Zimbabweans, she wanted my parents to know, were not so special, after all — and now Zimbabwe was doomed to the same downward economic trajectory as Zambia and other post-independence states in Southern Africa.
It’s an encounter I have often thought about over the years — even more so now, in the wake of the widespread protests against President Jacob Zuma in South Africa in response to the recent depreciation of the rand and the downgrading of our economy to junk status.
These events were incited by the president’s cabinet reshuffle, in which several key ministers lost their positions, including the finance minister, Pravin Gordhan, who was viewed as an obstacle to accessing state coffers.
The official rationale for the reshuffle was that the African National Congress-led government now seeks to carry out a “radical economic transformation.”
Though there is not much clarity about what exactly this might entail, the president has hinted at large-scale redistribution of land, an issue over which the ANC has prevaricated for years.
As a result, many South Africans are now voicing a long-held fear: Is South Africa headed in the same direction as Zimbabwe?
Or as a Washington Post opinion piece put it: “South Africa has reached its Mugabe moment.”
Far from being helpful, though, this idea usually involves a crude mischaracterization of Zimbabwe’s experience that mostly seems intended to alarm South Africans and scare them away from any meaningful debate about economic justice and the redistribution of wealth in the post-apartheid era.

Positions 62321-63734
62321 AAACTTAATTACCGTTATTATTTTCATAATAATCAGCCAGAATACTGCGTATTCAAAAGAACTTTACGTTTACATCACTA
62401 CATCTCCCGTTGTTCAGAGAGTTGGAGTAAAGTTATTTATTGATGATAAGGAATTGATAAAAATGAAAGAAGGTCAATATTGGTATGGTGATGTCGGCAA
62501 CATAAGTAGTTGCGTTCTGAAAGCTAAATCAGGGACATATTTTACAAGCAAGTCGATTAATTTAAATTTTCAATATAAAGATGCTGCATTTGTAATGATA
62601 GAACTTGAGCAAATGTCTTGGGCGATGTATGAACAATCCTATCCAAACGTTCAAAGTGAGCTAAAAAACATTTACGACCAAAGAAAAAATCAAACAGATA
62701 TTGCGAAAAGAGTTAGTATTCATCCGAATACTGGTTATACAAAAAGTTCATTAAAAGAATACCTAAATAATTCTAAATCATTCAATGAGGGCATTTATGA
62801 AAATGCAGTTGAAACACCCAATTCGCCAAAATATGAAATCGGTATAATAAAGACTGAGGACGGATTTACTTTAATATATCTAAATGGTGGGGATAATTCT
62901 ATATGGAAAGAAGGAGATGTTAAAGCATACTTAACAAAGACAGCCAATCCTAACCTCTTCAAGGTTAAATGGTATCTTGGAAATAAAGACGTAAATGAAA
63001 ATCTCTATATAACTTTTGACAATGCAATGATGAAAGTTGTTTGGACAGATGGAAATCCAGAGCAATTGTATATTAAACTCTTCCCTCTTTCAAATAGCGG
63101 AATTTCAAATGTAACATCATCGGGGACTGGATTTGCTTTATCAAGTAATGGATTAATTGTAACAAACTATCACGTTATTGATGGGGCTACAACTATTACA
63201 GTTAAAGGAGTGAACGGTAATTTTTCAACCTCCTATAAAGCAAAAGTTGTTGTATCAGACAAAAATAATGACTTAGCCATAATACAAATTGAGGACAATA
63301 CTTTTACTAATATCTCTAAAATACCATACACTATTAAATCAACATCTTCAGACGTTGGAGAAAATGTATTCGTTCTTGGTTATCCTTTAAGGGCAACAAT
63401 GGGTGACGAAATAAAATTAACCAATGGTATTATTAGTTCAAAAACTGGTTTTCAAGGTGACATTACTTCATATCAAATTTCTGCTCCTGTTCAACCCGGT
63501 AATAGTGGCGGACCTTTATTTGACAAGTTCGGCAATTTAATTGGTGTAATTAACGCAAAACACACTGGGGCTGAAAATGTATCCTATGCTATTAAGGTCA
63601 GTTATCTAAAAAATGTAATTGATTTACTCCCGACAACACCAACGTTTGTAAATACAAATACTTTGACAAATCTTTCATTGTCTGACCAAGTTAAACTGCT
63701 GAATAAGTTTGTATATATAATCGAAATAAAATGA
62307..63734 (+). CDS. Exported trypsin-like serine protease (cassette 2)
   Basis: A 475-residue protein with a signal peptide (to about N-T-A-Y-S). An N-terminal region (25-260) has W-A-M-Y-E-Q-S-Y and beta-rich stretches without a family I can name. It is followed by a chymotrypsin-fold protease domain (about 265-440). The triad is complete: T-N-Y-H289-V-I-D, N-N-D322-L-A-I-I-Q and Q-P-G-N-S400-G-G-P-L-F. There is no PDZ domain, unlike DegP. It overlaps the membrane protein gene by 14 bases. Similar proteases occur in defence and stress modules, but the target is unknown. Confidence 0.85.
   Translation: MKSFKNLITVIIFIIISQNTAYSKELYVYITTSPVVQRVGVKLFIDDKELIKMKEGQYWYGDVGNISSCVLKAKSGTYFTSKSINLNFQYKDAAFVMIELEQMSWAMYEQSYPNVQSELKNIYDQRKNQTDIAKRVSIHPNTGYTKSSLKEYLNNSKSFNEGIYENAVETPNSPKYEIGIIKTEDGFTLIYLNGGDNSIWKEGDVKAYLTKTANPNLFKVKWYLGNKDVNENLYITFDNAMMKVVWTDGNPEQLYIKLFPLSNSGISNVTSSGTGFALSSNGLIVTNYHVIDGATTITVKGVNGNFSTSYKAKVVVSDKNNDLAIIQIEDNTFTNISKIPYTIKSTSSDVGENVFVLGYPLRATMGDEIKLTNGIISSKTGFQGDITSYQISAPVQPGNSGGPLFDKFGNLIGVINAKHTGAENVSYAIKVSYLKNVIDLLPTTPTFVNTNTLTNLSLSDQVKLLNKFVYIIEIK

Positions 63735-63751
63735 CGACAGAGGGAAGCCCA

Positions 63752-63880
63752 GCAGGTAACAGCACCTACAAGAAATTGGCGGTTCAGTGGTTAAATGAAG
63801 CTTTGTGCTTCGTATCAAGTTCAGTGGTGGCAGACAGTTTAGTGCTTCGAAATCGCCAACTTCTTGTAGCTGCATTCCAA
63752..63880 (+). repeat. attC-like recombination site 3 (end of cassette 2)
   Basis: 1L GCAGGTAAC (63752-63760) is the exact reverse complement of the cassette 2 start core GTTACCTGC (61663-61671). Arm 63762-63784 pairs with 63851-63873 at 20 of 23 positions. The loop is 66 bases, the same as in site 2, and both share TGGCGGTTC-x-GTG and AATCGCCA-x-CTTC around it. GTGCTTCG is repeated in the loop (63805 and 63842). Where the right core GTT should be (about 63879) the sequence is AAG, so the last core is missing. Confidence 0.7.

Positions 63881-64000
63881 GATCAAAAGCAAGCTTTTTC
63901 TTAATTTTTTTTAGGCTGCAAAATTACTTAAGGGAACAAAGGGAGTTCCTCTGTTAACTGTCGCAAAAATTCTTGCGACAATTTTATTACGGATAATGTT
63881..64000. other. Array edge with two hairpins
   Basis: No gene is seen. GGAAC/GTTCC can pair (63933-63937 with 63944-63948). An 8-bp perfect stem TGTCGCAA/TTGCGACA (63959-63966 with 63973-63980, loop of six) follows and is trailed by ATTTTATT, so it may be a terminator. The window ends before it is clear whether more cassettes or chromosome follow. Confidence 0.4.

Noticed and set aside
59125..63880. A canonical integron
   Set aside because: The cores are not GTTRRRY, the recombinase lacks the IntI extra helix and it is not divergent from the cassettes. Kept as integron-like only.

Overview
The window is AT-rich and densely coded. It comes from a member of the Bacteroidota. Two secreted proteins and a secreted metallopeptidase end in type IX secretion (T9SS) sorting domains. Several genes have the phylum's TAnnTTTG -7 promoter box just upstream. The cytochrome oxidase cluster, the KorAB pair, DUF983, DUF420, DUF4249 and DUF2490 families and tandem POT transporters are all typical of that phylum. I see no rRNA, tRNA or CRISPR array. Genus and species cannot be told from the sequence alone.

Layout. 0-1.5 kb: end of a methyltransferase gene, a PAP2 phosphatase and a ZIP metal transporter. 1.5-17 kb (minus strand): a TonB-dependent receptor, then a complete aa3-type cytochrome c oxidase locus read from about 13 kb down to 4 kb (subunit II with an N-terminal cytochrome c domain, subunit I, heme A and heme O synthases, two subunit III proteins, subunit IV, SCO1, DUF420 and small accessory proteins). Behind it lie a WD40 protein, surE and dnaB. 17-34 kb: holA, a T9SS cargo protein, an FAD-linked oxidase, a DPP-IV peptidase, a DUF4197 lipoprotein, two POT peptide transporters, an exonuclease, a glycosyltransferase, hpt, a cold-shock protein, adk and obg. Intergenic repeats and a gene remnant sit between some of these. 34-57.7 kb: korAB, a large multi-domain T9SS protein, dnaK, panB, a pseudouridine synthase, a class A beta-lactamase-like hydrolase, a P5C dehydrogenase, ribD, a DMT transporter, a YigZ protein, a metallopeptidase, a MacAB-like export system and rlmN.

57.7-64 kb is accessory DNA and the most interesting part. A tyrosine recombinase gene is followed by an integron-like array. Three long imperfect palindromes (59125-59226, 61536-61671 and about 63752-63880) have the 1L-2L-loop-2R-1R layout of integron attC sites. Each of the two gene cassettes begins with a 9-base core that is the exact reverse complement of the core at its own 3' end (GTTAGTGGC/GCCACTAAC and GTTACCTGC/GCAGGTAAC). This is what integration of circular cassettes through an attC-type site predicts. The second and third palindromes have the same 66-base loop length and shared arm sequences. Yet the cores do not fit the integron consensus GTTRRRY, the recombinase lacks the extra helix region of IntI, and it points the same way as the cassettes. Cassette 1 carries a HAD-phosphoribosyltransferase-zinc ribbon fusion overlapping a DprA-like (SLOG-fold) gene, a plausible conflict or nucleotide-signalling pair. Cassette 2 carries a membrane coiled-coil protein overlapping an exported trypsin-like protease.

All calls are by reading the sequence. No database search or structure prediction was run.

The type of political system that emerged out of Southern Africa’s settler colonies was a liberal constitutionalism built on transitional power sharing brokered between “moderates” from the liberation movements and the settler colonial authorities.
A key feature of the historic compromise was that settler representatives handed over political control to the black majority in return for their economic interests being secured by a constitution that enshrined property rights.
The foreign policy orientation of these liberal democracies reflected their reliance on Western investment and free-enterprise capitalism. The dominant settler states — Zimbabwe, Namibia and South Africa — all followed this model.